In my apartment, however, I own an upright piano. It’s not of the quality of the Baldwin Grand, but it has its own flavor. You may hear background noise, and I’m pretty sure one of the keys just lost its tune. The piano is almost 100 years old.  But it will do the job.

Now, if you don’t believe in God, consider this.

About two years ago, I was given a free piano by a woman I hardly knew at the time. She was moving to a new house, owned three pianos, and could not fit them all in. She knew I was a piano player, so she asked me if she could give me a piano.

Prior to this time in my life, I have never owned a piano. Now, at the age of 67, I do. I not only got it for free, but she even paid for the movers to bring it over and place it where it sits right here in my house.

The piano was horribly out of tune. The next day, a 19 year old guy from Kansas happened to be passing through town. He stopped at my church to ask if there were a piano he could practice on. We said: “Sure!”

I then proceeded to hear an absolutely dazzling rendition of the Pathetique by Ludwig van Beethoven. So I approached the young man to query of his experience. He gave me his card, and it turned out he was a piano tuner.

I had previously called the local piano tuner. But he wouldn’t have been able to get to me for six more weeks. This guy not only tuned it, he gave me a 25% discount, and came back the next day for a touch-up. Then he went his way, as he was only passing through town.

So now I had a free piano, freely delivered — and actually freely tuned as well, since a friend of a friend then offered to pay for the tuning. Overjoyed, I sat down at the piano. Something immediately seemed familiar.

“I have played this piano before!” I exclaimed.  

But I hadn’t really — I had only played one of its kind:

Howard Baby Grand piano made by Baldwin 1916 | eBay

“My God!” I shouted. “This is the same piano that Dad had!”

Not the same, of course, since my father — the ragtime piano player, Dave Pope — had converted his vintage 1921 Howard piano built in Cincinnati to a player piano.  This new one did not have the player. But it felt the same.  And more importantly, it played the same.

So I sat down and joyfully played a song called “Him.”  For a song called “Him” was composed in 1972 on the spittin’ image of the 1921 Howard upright that I so mysteriously received in 2018.

Is there a God?  Maybe not.  Could it be coincidence?  Odds are astronomically against it.  What about the Universe?   Just another name for God.   Synchronicity?   A creation of God.  Manifestation?  Even the most powerful among us powerful human beings do not have that much power.  Besides, I never asked for it, never prayed for it, and never tried to manifest it.  It was just dropped in my lap.  I had absolutely nothing to do with the arrival of that piano.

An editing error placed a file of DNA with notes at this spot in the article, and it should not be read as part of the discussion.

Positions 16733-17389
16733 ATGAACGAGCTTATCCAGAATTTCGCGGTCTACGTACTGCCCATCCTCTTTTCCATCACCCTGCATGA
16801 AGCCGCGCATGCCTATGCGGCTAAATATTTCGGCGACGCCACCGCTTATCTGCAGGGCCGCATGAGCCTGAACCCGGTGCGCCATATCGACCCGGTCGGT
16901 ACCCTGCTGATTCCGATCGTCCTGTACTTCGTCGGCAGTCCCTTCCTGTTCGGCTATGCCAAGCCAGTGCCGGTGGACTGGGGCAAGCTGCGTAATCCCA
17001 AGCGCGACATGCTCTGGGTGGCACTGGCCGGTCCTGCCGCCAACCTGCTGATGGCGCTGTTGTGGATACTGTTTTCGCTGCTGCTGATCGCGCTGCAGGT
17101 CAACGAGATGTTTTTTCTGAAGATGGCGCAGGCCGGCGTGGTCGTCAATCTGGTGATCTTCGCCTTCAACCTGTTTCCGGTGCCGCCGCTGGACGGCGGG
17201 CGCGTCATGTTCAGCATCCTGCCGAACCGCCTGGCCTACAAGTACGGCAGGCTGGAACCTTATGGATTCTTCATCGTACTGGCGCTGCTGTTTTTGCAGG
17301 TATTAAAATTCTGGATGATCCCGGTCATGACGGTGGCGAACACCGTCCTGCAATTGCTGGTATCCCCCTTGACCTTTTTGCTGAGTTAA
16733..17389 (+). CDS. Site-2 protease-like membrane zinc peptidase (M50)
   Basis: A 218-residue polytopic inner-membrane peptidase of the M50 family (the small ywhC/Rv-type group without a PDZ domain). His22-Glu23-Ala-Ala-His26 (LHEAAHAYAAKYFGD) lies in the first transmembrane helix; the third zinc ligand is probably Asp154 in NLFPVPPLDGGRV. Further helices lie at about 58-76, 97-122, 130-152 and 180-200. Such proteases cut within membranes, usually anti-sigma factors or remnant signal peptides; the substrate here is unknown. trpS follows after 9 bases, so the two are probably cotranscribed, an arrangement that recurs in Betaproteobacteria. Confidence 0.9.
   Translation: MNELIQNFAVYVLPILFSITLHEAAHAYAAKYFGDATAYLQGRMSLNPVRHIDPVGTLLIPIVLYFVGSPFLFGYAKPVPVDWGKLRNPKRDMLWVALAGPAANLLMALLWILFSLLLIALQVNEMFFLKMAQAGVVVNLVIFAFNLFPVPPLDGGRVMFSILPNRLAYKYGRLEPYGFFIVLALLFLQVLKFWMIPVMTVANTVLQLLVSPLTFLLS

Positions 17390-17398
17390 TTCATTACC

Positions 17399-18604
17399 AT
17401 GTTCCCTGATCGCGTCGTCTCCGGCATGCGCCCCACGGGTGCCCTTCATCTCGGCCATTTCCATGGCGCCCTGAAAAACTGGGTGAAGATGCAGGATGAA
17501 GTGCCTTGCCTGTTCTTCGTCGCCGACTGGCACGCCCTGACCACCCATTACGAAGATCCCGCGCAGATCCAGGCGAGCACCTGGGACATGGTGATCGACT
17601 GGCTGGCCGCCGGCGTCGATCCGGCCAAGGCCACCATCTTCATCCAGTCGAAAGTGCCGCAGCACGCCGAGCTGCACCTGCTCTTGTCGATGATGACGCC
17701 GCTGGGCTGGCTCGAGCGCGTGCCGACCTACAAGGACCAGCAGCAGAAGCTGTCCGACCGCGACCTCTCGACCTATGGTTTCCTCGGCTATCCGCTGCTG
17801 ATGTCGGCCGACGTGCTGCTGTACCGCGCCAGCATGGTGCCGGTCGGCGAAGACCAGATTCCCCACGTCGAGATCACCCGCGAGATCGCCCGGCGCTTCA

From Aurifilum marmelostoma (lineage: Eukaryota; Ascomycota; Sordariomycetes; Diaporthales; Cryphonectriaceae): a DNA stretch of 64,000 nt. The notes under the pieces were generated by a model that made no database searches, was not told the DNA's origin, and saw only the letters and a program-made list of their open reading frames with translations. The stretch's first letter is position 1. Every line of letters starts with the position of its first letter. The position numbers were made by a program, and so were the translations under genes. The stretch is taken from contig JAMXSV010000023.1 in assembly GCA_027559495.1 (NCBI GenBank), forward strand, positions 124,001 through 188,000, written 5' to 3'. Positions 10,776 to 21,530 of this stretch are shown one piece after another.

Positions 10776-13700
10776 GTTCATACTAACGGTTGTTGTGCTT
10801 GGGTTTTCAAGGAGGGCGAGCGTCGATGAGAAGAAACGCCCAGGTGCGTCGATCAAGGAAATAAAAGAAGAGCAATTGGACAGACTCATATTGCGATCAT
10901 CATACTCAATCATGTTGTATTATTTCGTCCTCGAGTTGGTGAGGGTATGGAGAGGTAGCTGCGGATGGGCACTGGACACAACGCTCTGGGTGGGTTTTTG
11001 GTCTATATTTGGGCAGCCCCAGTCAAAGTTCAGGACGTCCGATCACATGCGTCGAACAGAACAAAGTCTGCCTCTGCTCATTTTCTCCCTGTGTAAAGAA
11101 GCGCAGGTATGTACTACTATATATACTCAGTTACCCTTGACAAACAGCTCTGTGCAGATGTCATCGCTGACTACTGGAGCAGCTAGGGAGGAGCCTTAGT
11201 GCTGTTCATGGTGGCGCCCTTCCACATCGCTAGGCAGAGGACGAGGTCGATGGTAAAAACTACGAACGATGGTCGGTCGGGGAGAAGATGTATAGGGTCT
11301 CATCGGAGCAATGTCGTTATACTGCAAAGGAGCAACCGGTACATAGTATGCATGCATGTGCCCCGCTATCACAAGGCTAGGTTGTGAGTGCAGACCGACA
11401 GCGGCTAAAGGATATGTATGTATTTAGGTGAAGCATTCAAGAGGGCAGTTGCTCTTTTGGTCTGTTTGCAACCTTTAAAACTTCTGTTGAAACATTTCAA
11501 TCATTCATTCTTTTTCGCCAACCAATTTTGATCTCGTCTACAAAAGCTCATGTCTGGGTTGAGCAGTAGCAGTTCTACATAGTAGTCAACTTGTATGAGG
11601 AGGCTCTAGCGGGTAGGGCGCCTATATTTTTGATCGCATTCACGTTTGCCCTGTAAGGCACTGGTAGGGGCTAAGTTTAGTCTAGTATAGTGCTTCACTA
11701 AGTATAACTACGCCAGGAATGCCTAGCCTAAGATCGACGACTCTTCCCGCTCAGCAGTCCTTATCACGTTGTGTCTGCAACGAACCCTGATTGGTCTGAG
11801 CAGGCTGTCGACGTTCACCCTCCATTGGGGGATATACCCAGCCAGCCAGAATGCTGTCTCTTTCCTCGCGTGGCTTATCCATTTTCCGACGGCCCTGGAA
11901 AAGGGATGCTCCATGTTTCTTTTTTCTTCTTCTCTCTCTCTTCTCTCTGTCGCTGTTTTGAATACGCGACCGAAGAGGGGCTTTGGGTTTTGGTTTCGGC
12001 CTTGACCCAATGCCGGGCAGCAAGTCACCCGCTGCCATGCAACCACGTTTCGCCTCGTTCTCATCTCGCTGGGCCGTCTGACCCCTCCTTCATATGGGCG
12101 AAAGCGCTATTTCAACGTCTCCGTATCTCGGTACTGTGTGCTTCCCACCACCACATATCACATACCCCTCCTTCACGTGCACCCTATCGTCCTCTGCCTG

“But why does it have to be God?”

Good question.  My answer?   “God” is just a word.   Words have meanings.  Ask ten people what the word God means?  You get ten different answers.  This is why a book was created – was manifested, if you will — by the Universal Spirit Being whom in English speaking countries we call “God.”

That book is the Word of God.  God is a Word.  “In the beginning,” says St. John, “was the Word.  And the Word was with God.  And the Word was God.”

And I have found that — unlike other gods — my God keeps His Word.

Now, please enjoy the music of the amazing Pathetique — at a time when every other word has failed me.  

Please donate to Eden in Babylon.
A little bit goes a long, long way. 

 

Resolve

I did this one a few months ago, back in the good old days when I could still go to that church and hook up my rig with the tripod, and traverse the keys of that amazing Baldwin grand piano like there was no tomorrow. Sadly those days have been replaced by more difficult days, as we all know.

But anyway I am posting this medley of “Moon River” by Henry Mancini, “Wintertime Love” by Jim Morrison, and the old English version of the hymn “In the Bleak Midwinter.” I call it “Resolve.” It’s a cut on an album called Abandon. If you want a copy of the entire album after hearing this, hit me up and we’ll work something out.

Never did look at this video until tonight. I ripped it to mp3 at the time to stick it on the album, and for a reason that ought to be obvious to anyone who knows me, I only glanced peripherally at the video.

(By the way, if the reason isn’t as obvious I think it is, go ahead and tell me you think it is. If you’re right, maybe I can give you some kind of grand prize on my way to the bank, if and when.) Enjoy, folks.

Please donate to Eden in Babylon.
A little bit goes a long, long way. 

Dives and Lazarus

Somebody sent me this little gem last night.  It’s the old English ballad “Dives and Lazarus,” based on the story of the rich man and the beggar in Luke 16.   The tune is incidentally often heard in 3/4 time as the hornpipe, “Star of the County Down,” and in some hymnals it becomes “Canticle of the Turning.”  The violinist is my multi-talented friend, the late Paul Anders, whom you may have seen on other instruments on this site.  I’m not sure when we did this one, but I recall it was a beautiful night.

Please donate to Eden in Babylon.
A little bit goes a long, long way.